Tag Archives: aging

spring and forgotten memories

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Google says this is a cherry blossom. I didn’t know that, though I’ve watched these trees for years. I can tell you that the hyraxes love the fruit. I haven’t tried them myself… yet.

When my dear old mother was in her 90s, she used to preface many a story by mentioning what a fine memory she used to have… but it was gone now. Every time she would say that, it saddened me. Why did she have to say that over and over again. I knew she had had a fine memory once. I knew that she had lost much of it. Was she trying to excuse herself for her lapses? Was she apologizing? Whatever it was, I wished she wouldn’t mention it then, because it pained me to think of the decline. After all, I was moving into old age myself. It could have been that she didn’t remember she had said that to me many times before.

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wild grasses growing on a vacant lot near my home

Now it’s my turn. I have begun to lose memory… though my doctor tells me its nothing to worry about, and that the process begins at about 30, at this point I have just begun to be aware of it. I always had a catalogue of my photography, but for many years it just catalogued which photos were shot for which customers and where the negatives were. Then at some point, I started recording where certain ‘art’ photographs were. I didn’t really have to because I remembered just about every photo I had shot, and when… but since I had a catalogue anyway, I started writing down where the negative or digital file was kept. But there were so many pictures, that there was no point in writing down everything. So I just wrote down the ones that I thought I might look for later.

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the redbud tree flowers at the beginning of spring

Then this morning, I was planning to write about early spring. There is one scene that typifies the very start of the season for me. It is when the very first shoots of grass push out of the dirt on the barren hills of Benjamin or in the northern Negev. It doesn’t look so much like grass from up close. It isn’t that dense. But from a distance you can clearly see the green color on the hills. I know I’ve photographed the phenomenon many times… but looking for it this morning, in albums and in my catalogue, I was unable to find an example. It’s not the first time that has happened. Sometimes I want to write about something, and look for a good illustration… and though I remember a specific photo, I am no longer able to remember where it can be found in my archives.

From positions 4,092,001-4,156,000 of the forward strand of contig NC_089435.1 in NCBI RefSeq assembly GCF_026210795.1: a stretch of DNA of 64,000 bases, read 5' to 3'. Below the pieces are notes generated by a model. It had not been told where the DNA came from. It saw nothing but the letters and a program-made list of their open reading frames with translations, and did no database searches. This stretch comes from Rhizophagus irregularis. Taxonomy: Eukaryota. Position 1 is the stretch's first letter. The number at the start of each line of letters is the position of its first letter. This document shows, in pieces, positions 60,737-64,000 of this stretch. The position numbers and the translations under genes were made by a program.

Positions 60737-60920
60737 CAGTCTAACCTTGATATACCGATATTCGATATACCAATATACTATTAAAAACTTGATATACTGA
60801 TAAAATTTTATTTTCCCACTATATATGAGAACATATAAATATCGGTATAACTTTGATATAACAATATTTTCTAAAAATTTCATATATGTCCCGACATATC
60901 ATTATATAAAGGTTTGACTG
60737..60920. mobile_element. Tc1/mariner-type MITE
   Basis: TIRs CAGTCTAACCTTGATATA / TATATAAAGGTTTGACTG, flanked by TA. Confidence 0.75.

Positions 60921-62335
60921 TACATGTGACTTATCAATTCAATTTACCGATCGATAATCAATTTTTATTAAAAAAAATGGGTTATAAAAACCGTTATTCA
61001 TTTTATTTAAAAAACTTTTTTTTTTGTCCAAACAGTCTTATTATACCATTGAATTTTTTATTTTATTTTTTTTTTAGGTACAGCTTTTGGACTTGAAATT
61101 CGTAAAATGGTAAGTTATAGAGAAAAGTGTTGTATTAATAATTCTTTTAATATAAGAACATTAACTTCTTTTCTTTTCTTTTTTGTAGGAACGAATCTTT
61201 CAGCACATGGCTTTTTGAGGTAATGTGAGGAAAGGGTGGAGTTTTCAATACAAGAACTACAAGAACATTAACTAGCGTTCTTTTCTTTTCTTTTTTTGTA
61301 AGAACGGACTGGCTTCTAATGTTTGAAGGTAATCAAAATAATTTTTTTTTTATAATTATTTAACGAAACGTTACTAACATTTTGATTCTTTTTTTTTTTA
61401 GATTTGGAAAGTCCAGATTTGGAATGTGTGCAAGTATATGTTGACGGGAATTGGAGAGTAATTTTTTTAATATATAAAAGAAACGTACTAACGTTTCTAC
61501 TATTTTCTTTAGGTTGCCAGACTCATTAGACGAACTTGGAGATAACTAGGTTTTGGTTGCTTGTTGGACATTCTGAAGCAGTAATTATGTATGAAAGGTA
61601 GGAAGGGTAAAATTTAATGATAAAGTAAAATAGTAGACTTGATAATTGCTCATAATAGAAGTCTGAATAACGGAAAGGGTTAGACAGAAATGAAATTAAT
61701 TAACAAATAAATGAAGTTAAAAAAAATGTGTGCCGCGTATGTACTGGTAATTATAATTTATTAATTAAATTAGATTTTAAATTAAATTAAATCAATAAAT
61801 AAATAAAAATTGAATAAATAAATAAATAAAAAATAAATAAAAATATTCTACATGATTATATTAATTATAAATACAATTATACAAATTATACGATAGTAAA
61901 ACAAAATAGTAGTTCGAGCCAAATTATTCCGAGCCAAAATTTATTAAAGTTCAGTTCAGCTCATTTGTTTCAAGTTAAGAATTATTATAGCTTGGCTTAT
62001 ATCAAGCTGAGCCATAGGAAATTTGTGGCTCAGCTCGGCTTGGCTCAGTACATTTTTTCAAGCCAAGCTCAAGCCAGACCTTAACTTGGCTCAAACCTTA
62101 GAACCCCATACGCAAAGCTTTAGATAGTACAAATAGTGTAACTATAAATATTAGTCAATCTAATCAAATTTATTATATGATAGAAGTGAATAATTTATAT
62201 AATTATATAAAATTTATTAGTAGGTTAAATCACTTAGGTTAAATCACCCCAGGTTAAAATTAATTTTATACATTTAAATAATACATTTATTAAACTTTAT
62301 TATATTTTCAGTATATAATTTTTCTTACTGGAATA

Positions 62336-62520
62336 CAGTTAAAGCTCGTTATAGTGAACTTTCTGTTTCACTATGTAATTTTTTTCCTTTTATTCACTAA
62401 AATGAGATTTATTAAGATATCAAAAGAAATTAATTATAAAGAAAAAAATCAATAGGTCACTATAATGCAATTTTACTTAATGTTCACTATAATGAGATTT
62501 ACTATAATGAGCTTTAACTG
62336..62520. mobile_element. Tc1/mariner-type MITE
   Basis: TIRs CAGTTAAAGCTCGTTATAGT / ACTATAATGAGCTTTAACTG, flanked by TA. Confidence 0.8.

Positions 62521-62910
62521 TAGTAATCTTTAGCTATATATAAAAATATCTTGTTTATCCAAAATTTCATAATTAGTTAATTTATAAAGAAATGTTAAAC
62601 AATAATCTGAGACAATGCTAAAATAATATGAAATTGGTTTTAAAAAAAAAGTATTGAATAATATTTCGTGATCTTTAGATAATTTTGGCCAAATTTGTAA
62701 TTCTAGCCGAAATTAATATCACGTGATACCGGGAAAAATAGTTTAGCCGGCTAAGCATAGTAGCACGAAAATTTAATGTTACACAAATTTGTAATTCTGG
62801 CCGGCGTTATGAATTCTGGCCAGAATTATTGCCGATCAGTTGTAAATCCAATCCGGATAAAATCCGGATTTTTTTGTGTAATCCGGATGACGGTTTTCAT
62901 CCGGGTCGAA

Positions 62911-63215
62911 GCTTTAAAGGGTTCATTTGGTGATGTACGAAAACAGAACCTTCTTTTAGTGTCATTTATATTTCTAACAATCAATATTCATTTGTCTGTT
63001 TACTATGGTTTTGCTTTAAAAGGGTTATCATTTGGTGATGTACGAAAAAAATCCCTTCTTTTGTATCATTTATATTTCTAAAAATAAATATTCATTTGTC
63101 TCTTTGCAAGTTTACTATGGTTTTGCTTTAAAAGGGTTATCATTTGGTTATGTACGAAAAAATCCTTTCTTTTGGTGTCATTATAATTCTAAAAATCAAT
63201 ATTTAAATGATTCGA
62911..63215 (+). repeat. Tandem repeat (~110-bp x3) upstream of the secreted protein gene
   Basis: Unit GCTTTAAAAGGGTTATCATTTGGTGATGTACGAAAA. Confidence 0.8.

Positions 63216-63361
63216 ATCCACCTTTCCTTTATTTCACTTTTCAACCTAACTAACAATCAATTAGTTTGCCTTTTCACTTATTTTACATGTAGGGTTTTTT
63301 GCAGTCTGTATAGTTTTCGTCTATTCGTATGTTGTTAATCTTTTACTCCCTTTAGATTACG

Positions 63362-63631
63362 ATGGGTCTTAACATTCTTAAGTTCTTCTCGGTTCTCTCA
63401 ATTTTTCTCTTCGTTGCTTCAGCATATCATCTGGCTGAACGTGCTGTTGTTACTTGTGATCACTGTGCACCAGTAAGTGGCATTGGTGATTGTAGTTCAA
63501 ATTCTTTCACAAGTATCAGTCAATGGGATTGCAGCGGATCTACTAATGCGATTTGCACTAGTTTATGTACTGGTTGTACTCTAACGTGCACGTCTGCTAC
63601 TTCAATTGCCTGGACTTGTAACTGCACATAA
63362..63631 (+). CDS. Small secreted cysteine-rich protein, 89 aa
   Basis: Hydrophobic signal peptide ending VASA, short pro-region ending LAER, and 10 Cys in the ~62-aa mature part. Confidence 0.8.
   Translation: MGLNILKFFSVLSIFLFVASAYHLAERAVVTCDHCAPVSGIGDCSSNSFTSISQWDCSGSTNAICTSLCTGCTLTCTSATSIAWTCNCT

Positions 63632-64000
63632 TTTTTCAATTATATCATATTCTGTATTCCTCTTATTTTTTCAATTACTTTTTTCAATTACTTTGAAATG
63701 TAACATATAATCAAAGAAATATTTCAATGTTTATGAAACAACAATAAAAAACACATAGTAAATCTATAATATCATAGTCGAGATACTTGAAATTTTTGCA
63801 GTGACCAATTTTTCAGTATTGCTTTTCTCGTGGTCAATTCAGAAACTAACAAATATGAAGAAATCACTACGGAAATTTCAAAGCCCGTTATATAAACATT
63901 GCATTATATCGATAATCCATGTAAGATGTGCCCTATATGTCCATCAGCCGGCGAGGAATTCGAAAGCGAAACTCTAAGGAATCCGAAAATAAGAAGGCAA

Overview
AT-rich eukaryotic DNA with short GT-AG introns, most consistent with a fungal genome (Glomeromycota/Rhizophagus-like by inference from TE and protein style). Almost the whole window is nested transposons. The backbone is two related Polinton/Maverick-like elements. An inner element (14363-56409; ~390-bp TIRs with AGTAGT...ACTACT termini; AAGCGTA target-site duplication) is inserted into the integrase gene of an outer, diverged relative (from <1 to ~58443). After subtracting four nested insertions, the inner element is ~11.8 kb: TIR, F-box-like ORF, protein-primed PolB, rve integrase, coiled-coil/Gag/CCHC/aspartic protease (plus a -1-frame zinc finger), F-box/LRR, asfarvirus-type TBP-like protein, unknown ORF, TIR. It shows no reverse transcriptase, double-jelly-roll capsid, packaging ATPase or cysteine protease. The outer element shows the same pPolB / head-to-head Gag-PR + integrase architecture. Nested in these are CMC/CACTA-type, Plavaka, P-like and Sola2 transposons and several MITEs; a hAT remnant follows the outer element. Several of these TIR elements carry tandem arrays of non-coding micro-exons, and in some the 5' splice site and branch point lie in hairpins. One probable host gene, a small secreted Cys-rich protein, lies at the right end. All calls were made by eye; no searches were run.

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snap dragons growing out of the stone wall

Today, the failure of my search for that example distressed me. I started wondering, what would I do if I could no longer find the photos I needed as illustrations. Was this reason enough to stop writing? And then it occurred to me, that I could work the other way. I could look through my collection of photographs, and find a few that brought back memories… This time, I’ll  share some pictures from last week. The holiday of Passover is just a week ahead. And for me, that is springtime at its best. These are the signs of spring in my immediate environment.

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I’ve also included this old picture of Nechama enjoying the wild grass that used to grow behind my old home. It’s a fond memory. Like her, I’ve always preferred wild grasses, though their season is relatively short in our country.

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buried in the past

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mother looking at old pictures

Very real, I suppose, like dreams can be real…
a dear old friend appeared to me last night
unraveled from my back pages by an experience yesterday
that pushed all the rules and proportions aside
for how long… I have no idea…
talking to my hundred and one year old mother
and this was real life; no dream …
realizing, as we spoke
that she was absolutely certain,
that I was her husband, my father…
dead these past years
don’t think it matters
that I look like him now, that I’ve grown old
in my youth I looked very much like her
there are these surprises along the way
that we never could have guessed
not that it makes much difference, it seems to me,
just how I look… though it could have helped convince her
the way in which we talked…
it was probably a lot like she talked to him…
and of course, she wanted to believe…
it was easiest on that hot afternoon
with her memory gone, and life very tenuous…
but then… in the night
talking to Zelig… he’s dead too… gone
there’s no bringing him back
but in the dream, he was smiling as he talked…
we were comparing the sensual experience
and the rational expectation of the experience itself
and when he smiled, I touched his hand for a minute…
just to assure myself that he was really there
because I think that even in the dream,
I feared that he was dead
he looked me in the eye… thinking that my touch
was an illustration of the sensual experience
and went on to say
that for the true experience of faith
one had to relinquish all support from the rational

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many years ago, Zelig

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myself